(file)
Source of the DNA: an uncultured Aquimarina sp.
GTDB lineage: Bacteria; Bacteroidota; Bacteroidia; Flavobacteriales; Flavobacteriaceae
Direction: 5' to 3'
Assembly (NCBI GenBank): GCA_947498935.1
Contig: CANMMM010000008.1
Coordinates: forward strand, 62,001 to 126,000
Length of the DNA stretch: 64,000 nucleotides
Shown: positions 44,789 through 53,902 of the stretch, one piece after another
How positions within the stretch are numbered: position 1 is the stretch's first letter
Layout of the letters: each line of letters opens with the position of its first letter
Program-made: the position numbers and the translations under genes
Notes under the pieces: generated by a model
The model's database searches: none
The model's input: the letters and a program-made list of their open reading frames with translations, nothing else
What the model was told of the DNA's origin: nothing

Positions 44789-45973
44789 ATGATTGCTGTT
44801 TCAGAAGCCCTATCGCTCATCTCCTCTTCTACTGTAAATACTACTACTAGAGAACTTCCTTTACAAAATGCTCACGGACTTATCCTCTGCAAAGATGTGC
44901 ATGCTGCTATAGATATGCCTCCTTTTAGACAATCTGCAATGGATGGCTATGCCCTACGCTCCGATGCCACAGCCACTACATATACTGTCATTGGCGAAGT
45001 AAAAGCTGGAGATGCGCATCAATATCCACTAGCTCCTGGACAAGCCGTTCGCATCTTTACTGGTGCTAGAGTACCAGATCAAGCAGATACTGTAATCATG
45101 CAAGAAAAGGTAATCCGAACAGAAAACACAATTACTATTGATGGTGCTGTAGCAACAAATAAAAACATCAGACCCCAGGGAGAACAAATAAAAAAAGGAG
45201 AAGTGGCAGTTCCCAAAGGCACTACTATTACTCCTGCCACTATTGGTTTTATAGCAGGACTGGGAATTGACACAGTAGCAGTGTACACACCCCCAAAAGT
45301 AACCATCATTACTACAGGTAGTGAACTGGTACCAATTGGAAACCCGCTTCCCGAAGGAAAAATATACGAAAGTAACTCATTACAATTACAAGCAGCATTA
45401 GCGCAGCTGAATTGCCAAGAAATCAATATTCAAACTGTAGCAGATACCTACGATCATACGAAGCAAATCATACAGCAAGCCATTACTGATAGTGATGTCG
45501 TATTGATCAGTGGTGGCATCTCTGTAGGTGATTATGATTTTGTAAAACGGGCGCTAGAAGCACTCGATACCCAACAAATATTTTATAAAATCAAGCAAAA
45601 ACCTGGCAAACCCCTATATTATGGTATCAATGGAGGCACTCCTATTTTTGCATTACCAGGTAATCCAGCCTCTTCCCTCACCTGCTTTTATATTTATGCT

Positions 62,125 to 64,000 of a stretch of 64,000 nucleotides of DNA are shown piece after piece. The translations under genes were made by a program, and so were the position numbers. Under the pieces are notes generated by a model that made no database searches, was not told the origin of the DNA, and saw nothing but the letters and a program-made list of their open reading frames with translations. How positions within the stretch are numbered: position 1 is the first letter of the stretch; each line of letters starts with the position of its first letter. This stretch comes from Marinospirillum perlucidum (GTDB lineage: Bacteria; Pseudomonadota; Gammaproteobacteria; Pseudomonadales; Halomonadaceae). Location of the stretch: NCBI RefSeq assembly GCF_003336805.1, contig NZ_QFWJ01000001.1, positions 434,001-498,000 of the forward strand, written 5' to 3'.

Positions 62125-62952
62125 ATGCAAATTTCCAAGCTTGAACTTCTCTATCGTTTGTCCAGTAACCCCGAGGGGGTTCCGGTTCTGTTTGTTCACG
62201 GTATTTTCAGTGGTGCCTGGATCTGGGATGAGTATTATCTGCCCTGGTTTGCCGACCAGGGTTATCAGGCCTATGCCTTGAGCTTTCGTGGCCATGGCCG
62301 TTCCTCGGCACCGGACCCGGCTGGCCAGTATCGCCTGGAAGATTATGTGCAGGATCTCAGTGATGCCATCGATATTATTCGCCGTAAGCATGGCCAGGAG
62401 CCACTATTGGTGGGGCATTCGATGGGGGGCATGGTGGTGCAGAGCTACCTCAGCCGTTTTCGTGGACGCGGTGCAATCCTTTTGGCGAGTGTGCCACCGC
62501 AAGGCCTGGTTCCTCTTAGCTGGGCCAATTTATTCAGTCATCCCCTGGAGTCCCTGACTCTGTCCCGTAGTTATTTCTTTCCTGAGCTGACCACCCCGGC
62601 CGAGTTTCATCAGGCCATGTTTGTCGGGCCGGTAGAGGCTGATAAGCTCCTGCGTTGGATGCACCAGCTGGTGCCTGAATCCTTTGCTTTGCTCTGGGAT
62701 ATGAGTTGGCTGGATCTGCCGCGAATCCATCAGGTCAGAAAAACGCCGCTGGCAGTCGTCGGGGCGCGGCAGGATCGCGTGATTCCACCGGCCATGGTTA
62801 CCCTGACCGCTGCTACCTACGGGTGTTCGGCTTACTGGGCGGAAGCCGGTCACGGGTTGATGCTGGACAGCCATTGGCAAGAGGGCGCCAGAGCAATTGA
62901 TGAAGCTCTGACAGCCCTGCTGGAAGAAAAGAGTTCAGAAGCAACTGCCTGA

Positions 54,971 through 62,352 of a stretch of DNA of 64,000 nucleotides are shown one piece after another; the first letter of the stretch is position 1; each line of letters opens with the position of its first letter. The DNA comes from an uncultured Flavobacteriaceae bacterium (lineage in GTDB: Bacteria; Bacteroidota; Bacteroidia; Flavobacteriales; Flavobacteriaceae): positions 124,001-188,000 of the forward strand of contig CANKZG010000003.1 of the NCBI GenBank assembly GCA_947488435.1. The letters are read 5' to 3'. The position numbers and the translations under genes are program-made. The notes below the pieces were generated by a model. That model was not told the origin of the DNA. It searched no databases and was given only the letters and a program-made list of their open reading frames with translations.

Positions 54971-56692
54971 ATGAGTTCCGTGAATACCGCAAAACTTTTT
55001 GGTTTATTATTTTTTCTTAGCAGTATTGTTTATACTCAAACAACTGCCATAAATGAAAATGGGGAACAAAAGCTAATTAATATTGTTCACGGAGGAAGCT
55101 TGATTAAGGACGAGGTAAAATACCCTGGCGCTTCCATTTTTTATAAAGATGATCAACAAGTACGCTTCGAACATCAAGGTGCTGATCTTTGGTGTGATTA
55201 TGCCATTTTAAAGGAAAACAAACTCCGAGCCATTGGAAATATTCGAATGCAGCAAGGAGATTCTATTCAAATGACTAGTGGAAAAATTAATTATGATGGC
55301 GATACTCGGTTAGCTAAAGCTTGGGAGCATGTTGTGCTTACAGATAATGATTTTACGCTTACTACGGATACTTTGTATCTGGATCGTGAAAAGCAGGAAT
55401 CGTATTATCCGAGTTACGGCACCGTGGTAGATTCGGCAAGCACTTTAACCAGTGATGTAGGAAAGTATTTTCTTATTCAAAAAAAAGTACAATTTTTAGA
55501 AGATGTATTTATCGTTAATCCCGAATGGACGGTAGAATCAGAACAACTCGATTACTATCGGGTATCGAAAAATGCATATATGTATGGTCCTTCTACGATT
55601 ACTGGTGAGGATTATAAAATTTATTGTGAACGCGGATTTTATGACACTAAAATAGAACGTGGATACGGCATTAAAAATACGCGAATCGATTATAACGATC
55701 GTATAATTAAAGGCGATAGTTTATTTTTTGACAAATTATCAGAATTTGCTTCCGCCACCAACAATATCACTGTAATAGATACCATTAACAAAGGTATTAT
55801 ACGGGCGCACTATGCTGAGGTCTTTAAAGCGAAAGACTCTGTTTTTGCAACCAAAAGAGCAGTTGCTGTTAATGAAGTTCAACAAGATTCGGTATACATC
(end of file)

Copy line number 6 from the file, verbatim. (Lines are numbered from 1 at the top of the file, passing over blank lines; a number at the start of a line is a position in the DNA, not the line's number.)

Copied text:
Coordinates: forward strand, 62,001 to 126,000